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From Joyce Harlow re PEN International meeting in NYC. Important words for all writers. See Rushdie's comments at end.

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  • hmoppy94@aol.com
    A Crowd That s Seldom at a Loss for Words By DINITIA SMITH Published: April 23, 2005 New York Times It was one of the largest international gatherings of
    Message 1 of 1 , Apr 30, 2005
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      A Crowd That's Seldom at a Loss for Words

      By DINITIA SMITH
      Published: April 23, 2005
      New York Times

      It was one of the largest international gatherings of writers in New York
      since the PEN international congress of 1986. All this week, some 125 writers
      from 43 countries participated in events throughout the city. There were sold-out
      readings, panel discussions, sessions of drinking, dining, gossiping - all
      part of the first PEN World Voices: The New York Festival of International
      Literature. And PEN officials say that from now on, it will be an annual event.

      There were the famous writers, including Salman Rushdie, president of PEN
      American Center, sponsor of the festival; Wole Soyinka; Breyten Breytenbach;
      Jonathan Franzen; Margaret Atwood; E. L. Doctorow; and the not so famous, those
      whom Mr. Rushdie called "the hot kids," like the novelists Shan Sa, born in
      Beijing, and Tsitsi Dangarembga, from Zimbabwe.

      The idea behind the festival, Mr. Rushdie said in an interview, was to bring
      attention to America's cultural insularity at a time when there has never been
      a greater need for the exchange of ideas. "It is uniquely important at this
      point for the U.S. and the rest of the world to be in a dialogue," he said.
      "It's been a dialogue of the deaf."

      Statistics seem to bear him out. Andrew Grabois, the senior director of the
      R. R. Bowker company, which keeps track of publishing industry figures, said
      this week that of the 185,000 books printed in English in the United States in
      2004, only 874 were adult literature in translation. Mr. Rushdie called the low
      number of translated books "shocking."

      Michael Roberts, the executive director of the PEN American Center, one of
      the 141 centers of International PEN, the human rights and literary
      organization, tried to sum up the festival's purpose. He quoted William Carlos Williams: "
      'It is difficult/to get the news from poems/yet men die miserably every
      day/for lack/of what is found there.' "

      To that end, there was every variety of cultural exchange during the festival
      week, which ended yesterday. A main event was a tribute to Cervantes last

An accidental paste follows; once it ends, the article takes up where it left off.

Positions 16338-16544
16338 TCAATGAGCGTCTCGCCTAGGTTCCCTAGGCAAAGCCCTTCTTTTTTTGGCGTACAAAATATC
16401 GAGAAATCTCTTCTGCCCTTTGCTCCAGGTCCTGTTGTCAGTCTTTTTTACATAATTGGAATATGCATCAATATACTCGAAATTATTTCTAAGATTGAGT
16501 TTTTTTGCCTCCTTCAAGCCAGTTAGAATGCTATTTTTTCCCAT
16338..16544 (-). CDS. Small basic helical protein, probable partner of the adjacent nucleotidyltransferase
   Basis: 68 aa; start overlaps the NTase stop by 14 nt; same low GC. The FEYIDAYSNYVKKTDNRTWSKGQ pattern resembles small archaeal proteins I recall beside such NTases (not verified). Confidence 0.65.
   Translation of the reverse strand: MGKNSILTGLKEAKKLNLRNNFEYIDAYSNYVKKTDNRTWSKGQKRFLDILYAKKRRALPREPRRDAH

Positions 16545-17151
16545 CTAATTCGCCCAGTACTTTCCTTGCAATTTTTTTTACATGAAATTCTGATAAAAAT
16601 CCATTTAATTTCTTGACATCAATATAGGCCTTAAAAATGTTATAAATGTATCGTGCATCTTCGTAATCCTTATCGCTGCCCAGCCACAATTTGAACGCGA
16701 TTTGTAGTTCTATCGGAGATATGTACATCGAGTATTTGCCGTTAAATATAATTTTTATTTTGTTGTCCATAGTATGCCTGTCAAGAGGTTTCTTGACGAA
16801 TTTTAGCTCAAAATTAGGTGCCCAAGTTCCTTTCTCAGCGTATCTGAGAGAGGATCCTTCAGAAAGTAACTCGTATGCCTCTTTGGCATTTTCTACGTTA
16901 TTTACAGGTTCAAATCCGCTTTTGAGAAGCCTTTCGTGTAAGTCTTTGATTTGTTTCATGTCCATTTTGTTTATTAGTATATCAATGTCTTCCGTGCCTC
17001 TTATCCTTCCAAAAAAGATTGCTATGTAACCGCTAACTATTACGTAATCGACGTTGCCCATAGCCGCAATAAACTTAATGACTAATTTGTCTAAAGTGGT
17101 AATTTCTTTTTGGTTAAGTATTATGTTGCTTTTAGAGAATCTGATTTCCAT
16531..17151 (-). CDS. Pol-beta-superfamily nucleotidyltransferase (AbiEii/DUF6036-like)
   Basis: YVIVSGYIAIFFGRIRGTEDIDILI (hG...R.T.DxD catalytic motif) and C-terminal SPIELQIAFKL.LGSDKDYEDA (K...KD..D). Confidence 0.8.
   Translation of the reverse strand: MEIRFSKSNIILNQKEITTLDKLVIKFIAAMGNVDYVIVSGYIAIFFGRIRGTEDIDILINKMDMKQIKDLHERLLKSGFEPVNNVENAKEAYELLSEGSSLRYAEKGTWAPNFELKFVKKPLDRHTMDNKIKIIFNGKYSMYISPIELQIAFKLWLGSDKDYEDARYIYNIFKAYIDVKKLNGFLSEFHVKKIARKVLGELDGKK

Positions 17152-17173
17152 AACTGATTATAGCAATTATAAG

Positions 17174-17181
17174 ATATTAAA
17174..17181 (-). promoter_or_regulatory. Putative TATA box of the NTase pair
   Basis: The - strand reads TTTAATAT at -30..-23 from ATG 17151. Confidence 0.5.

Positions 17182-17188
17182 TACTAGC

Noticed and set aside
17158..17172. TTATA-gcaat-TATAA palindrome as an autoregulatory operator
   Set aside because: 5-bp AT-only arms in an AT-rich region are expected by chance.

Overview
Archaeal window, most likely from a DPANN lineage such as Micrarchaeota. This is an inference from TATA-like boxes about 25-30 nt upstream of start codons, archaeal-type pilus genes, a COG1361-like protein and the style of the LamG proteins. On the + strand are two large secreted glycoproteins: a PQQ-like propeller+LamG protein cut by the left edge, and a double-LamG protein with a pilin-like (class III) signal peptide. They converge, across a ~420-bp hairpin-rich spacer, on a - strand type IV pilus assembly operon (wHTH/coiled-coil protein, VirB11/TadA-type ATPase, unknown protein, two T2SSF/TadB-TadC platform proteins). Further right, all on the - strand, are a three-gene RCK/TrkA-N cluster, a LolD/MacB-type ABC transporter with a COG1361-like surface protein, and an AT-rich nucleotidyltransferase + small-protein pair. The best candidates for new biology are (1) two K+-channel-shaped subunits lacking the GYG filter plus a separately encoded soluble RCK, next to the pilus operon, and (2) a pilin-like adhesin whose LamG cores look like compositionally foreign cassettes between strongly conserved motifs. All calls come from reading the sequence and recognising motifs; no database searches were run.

Saturday at the New York Public Library on the 400th anniversary of the
      publication of "Don Quixote" - "the greatest novel ever written," Mr. Rushdie said. No
      novel, he added, shows more clearly the essential internationalism, the lack
      of boundaries, of cultural works. "Don Quixote" is a book by a Spaniard, told
      by an Arab narrator. And, of course, said the Indian-born Mr. Rushdie, "the
      Arabs got it from India."

      Inevitably, politics crept in. On Tuesday at New York University, The New
      York Review of Books sponsored a panel on Iraq, which resulted in a spirited
      debate over American intervention, between Mark Danner, the American author of
      "Torture and Truth: America, Abu Ghraib and the War on Terror," and the
      Iraqi-born writer Kanan Makiya, a professor at Brandeis and the author of "The Republic
      of Fear: The Politics of Modern Iraq." Mr. Danner was against the invasion,
      Mr. Makiya in favor of it. Mr. Makiya said that history had borne out his
      position: "This is a country that now has a hope it never had before."

      A highlight of the week was an evening of readings on Sunday at the KGB bar
      in the East Village. Titled "Banned Voices," it included the reading of a
      letter from the Vietnamese novelist Duong Thu Huong, who has been critical of
      government corruption in her country. She was invited to New York but said her
      passport had been revoked. "I have been a prisoner in this country, my native
      land," she wrote, "where I am sentenced to be a rebel."

      Underlying all the events, though, was an anxiety about whether writing can
      actually transform the world. Monday night's program, "The Power of the Pen:
      Does Writing Change Anything?," at Town Hall, had a line of people waiting to
      get in. Mr. Rushdie knows something about the power of the pen. He was forced
      into hiding for a time because of death threats over his novel "The Satanic
      Verses." He gave a rousing speech intended to answer the evening's question in the
      affirmative: " 'Uncle Tom's Cabin' changed attitudes toward slavery, and
      Charles Dickens's portraits of child poverty inspired legal reforms, and J. K.
      Rowling changed the culture of childhood, making millions of boys and girls look
      forward to 800-page novels."

      At the end, Mr. Rushdie pronounced, "Literature is a loose cannon." This, he
      said, "is a very good thing."
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